Mobile Ivy Bridge and ASUS N56VM Previewby Jarred Walton on April 23, 2012 12:02 PM EST
Ivy Bridge: Much Faster Quick Sync and 3DMark Performance
We’ve looked at a bunch of general application benchmarks, but there are two areas where Ivy Bridge really looks to improve on Sandy Bridge: Quick Sync and the integrated graphics. How important these two items are really depends on how you plan to use your laptop. If you’re only going to surf the web, watch some YouTube/Hulu/Netflix streams, and work in Microsoft Office applications, many of the improvements in Ivy Bridge won’t really matter. If you might play some games or convert and upload videos to YouTube, however, these last two improvements represent the biggest change relative to Sandy Bridge.
We’ll start with the video encoding tests, using ArcSoft MediaConverter 7 and CyberLink MediaEspresso 6.5. We’ve looked at both utilities in the past, and while there are some minor changes the basic goal continues to be simplicity of transcoding videos. If you’re after maximum quality video transcoding, you’re not going to beat CPU-based utilities using fixed function encoders like Quick Sync. Instead, Quick Sync is all about speed, and sacrificing a bit of quality in order to get your videos converted faster is considered an acceptable tradeoff.
MediaConverter 7 doesn’t give much in the way of options, so we tested with CPU-based and GPU- or Quick Sync accelerated encoding. For all tests, we used GPU accelerated decoding, as disabling/enabling this feature didn’t appear to affect quality or performance much and by default it’s enabled. MediaEspresso has a few more options, depending on how you’re doing the transcoding. For CPU-based and Quick Sync encoding, you can choose between speed and quality for the transcode; for NVIDIA or AMD GPU encoding, you don’t get a choice—we assume here that the encoding for AMD and NVIDIA GPUs is more or less equivalent to the “Faster” encoding setting of the CPU/Quick Sync encodes. Here are the three charts showing performance of dual-core Sandy Bridge i5-2520M, quad-core Sandy Bridge i7-2820QM, quad-core Ivy Bridge i7-3720QM, Ivy Bridge with the GT 630M active, Llano A8-3500M, and Llano A8-3500M with GPU-accelerated encoding.
First things first, either AMD’s GPUs don’t handle this sort of task very well, or MediaEspresso and MediaConverter aren’t at all optimized for AMD’s GPUs—or at least they need far more than the 400 GPU cores in the HD 6620G. AMD has their VCE (Video Codec Engine) in Southern Islands, but so far we have yet to see a demonstration of it working—yes, it’s over four months after the launch of HD 7970 and VCE is still MIA; that’s as bad as it sounds, and we’re starting to wonder if the VCE hardware even works properly at this point. As for NVIDIA, their CUDA-based encoding works a little better (though as we noted in the past, quality may be a bit lacking relative to other encoding solutions); however, with only 96 CUDA cores in the GT 630M it still can’t match the quad-core Ivy Bridge CPU encoding, let alone Quick Sync. That means that for now, Intel stands alone with their highly efficient Quick Sync encoder, and where it was already quite fast in Sandy Bridge, it’s even faster in Ivy Bridge—anywhere from 70 to 105% faster, depending on which application and settings we’re looking at.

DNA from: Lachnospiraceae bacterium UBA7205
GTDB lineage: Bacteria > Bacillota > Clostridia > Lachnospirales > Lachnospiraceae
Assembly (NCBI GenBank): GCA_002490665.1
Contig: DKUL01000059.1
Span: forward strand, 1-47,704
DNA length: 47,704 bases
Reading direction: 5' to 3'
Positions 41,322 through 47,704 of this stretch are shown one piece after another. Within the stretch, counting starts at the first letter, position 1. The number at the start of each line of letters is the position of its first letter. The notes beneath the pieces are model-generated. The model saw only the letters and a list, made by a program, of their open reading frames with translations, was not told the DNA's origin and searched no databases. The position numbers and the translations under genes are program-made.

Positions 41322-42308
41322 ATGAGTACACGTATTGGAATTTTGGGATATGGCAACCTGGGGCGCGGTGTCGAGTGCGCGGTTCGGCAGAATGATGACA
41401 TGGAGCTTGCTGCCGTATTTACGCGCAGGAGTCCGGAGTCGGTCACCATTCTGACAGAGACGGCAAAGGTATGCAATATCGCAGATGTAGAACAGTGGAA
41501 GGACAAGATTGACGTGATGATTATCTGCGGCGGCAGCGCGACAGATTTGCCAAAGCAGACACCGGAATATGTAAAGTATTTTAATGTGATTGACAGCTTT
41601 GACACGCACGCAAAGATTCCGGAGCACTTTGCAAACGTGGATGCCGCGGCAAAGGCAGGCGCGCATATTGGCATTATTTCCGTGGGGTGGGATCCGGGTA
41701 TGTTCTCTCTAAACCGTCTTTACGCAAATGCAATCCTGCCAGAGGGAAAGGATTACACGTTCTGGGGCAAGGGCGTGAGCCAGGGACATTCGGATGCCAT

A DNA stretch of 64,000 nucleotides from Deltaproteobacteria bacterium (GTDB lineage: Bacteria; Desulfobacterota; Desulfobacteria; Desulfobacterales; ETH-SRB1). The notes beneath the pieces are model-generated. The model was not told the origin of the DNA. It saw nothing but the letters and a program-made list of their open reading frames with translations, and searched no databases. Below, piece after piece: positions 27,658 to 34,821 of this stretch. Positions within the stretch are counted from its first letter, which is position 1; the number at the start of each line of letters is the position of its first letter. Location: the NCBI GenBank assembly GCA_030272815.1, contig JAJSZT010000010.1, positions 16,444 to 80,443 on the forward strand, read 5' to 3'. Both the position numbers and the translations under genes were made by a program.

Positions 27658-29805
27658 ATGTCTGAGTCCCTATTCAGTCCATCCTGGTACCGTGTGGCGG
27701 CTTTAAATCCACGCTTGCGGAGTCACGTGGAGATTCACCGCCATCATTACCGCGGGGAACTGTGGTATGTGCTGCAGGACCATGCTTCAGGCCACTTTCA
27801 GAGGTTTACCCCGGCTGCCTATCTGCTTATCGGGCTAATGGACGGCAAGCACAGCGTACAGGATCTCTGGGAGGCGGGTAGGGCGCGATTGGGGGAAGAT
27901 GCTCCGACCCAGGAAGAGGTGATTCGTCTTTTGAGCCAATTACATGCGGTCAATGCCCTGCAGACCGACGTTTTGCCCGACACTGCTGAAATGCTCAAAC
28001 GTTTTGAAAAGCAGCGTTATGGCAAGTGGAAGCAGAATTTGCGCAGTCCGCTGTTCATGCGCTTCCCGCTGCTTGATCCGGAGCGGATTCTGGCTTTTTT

We also get a second look at CPU performance gains relative to Sandy Bridge in video encoding. Here the i7-3720QM is 15% faster than the i7-2820QM in ArcSoft’s MediaConverter, but interestingly the i7-2820QM actually comes out 10 to 15% faster in CyberLink’s MediaEspresso. I can’t really come up with a good reason why Ivy Bridge would be slower in that test, but perhaps there are some Sandy Bridge specific optimizations that don’t carry over to Ivy Bridge right now. As for AMD’s Llano, with no real benefit to GPU-assisted encoding it ends up taking almost three times as long as Ivy Bridge/Sandy Bridge in this particular set of tests, and the quality based encoding is even worse, requiring over six minutes to complete our test encode compared to just over one minute on the Sandy Bridge/Ivy Bridge quad-cores. Even the dual-core Sandy Bridge chip is significantly faster than Llano.
Something else worth noting is that Intel's Quick Sync performance is completely separate from the CPU side of the equation; it's a fixed function encoder that resides on the GPU section of the die. What that means is that you typically get the same performance whether you have a high-end quad-core CPU or a lower-end dual-core CPU. The latter is where Quick Sync is really useful; you can see in our charts that Quick Sync is a lot faster than quad-core CPU transcoding, but if you have a quad-core CPU you're not really waiting that long for most transcodes. Dual-core processors on the other hand are about half as fast as the quad-core offerings, and the result is that Quick Sync on a dual-core Ivy Bridge processor (nevermind the ULV parts) will be many times faster than CPU-based transcoding.
As noted earlier, Ivy Bridge appears to be more about graphics than CPU performance, and we get a taste of that by looking at the 3DMark results. If games actually echo what we’re seeing with 3DMark, Ivy Bridge’s HD 4000 is set to marginalize anything below the level of AMD’s HD 6630M or NVIDIA’s GT 525M. In some cases, we even see over a 100% improvement relative to the Sandy Bridge i7-2820QM (e.g. 3DMark Vantage), and now Intel is actually able to run the DX11-required 3DMark 11. 3DMark06 appears to be a more likely scenario, however, with performance about 50% higher than Sandy Bridge and even higher than Llano A8 at times. But then, we all know how much 3DMark means when it comes to actual gaming, right? So let’s move on to the gaming benchmarks.